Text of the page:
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Interpregnancy Intervals and Perinatal and Child Health in Sweden: A Comparison Within Families and Across Social Groups

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posted on 05.10.2018, 13:03 by Kieron Barclay, Anna Baranowska-Rataj, Martin Kolk, Anneli Ivarsson
Abstract: Until recently a large body of research conducted in high-income countries had shown that children born after an especially short or especially long birth interval are at an elevated risk of preterm birth, low birth weight, being small for gestational age, as well as other poor perinatal outcomes. However, a handful of recent studies that have adjusted for shared family background more effectively have cast doubt on that conclusion. We use Swedish population data on cohorts born 1981-2010 and sibling fixed effects models to examine whether the length of the birth interval preceding the index person has an impact on the risk of preterm birth, low birth weight, and hospitalization during childhood. We additionally present for the first time for this particular research question analyses stratified by salient social characteristics such as maternal educational level, and maternal country of birth. Overall, we find few effects of birth intervals on our outcomes except for very short birth intervals. Short interpregnancy intervals (<7 months) and very long intervals (>60 months) increase the probability of low birth weight and preterm birth. We also find that longer intervals (>42 months) decrease the probability of hospitalization during the first year of life, but interpregnancy intervals greater than 30 months increase the probability of hospitalization between ages 1-3. We find few differences in the patterns by maternal educational level, or by maternal country of origin after stratifying by the mother’s highest attained education. The results from this study contribute to the ongoing debate about whether the length of interpregnancy intervals matter for perinatal and child health in high-income countries.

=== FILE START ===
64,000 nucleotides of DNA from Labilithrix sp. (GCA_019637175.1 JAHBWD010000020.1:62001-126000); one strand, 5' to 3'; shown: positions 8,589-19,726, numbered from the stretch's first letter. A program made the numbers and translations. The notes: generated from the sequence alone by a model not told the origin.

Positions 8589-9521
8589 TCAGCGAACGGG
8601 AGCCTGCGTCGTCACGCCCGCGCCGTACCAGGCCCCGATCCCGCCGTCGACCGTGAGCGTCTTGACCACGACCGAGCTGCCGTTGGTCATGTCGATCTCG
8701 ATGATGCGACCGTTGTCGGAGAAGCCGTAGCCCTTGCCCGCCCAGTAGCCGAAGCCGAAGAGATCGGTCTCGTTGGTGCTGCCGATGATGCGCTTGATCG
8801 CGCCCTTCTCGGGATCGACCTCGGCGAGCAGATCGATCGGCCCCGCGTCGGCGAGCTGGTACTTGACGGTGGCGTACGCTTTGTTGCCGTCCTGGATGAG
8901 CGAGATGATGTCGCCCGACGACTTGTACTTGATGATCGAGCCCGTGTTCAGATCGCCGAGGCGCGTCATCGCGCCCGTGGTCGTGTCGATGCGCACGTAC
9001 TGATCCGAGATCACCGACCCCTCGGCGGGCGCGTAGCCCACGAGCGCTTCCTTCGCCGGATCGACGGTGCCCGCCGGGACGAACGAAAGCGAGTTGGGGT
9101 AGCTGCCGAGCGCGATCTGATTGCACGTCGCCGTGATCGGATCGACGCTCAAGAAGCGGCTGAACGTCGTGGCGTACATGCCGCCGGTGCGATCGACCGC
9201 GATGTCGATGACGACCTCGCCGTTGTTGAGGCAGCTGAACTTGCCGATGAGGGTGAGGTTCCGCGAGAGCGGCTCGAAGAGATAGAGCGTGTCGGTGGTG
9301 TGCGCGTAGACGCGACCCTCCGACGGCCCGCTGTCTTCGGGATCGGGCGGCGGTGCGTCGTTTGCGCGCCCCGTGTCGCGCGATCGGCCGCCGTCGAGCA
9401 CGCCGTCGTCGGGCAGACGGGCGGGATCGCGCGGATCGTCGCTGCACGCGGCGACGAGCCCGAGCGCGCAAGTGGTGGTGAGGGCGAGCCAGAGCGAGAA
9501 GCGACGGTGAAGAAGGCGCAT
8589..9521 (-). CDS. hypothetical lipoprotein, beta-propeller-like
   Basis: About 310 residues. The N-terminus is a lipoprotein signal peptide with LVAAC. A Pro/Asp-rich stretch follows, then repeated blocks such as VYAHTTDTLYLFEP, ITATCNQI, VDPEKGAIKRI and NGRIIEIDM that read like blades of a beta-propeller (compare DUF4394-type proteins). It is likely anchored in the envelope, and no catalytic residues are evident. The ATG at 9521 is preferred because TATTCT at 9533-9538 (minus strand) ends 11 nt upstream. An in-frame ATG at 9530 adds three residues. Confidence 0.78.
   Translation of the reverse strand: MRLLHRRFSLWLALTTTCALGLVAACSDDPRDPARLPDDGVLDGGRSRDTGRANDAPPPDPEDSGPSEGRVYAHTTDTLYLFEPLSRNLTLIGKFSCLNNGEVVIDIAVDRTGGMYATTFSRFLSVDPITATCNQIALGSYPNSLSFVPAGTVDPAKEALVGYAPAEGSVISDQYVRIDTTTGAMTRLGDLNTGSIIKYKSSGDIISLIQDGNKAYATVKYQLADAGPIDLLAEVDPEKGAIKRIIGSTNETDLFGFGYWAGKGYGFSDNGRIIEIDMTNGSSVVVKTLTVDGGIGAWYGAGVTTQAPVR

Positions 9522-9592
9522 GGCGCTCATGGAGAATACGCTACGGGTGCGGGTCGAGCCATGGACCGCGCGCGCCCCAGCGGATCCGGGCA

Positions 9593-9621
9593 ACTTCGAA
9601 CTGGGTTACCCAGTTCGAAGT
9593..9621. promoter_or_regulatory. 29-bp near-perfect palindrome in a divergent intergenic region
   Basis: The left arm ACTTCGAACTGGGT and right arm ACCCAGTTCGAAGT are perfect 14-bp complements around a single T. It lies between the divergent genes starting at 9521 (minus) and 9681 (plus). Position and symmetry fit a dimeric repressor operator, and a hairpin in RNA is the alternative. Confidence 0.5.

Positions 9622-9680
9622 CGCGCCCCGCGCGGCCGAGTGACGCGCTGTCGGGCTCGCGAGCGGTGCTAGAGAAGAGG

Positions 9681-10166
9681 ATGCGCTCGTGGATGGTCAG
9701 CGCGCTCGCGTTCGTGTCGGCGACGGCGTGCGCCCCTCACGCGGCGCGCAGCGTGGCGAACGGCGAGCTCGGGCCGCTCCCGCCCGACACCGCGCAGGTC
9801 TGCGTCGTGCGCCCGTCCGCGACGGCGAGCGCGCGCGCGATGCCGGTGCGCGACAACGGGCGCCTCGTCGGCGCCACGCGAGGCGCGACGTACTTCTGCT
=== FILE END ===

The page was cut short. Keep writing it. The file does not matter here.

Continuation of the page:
The Swedish Initiative for Research on Microdata in Social Science and Medical Sciences (SIMSAM): Stockholm University SIMSAM Node for Demographic Research, grant 340-2013-5164; and the Swedish Research Council for Health, Working life and Welfare (FORTE), grant 2016-07105. The Umeå SIMSAM Lab data infrastructure used in this study was developed with support from the Swedish Research Council and by strategic support from Umeå University. Kieron Barclay was partly supported by a European Research Council grant awarded to Mikko Myrskylä (COSTPOST:336475).




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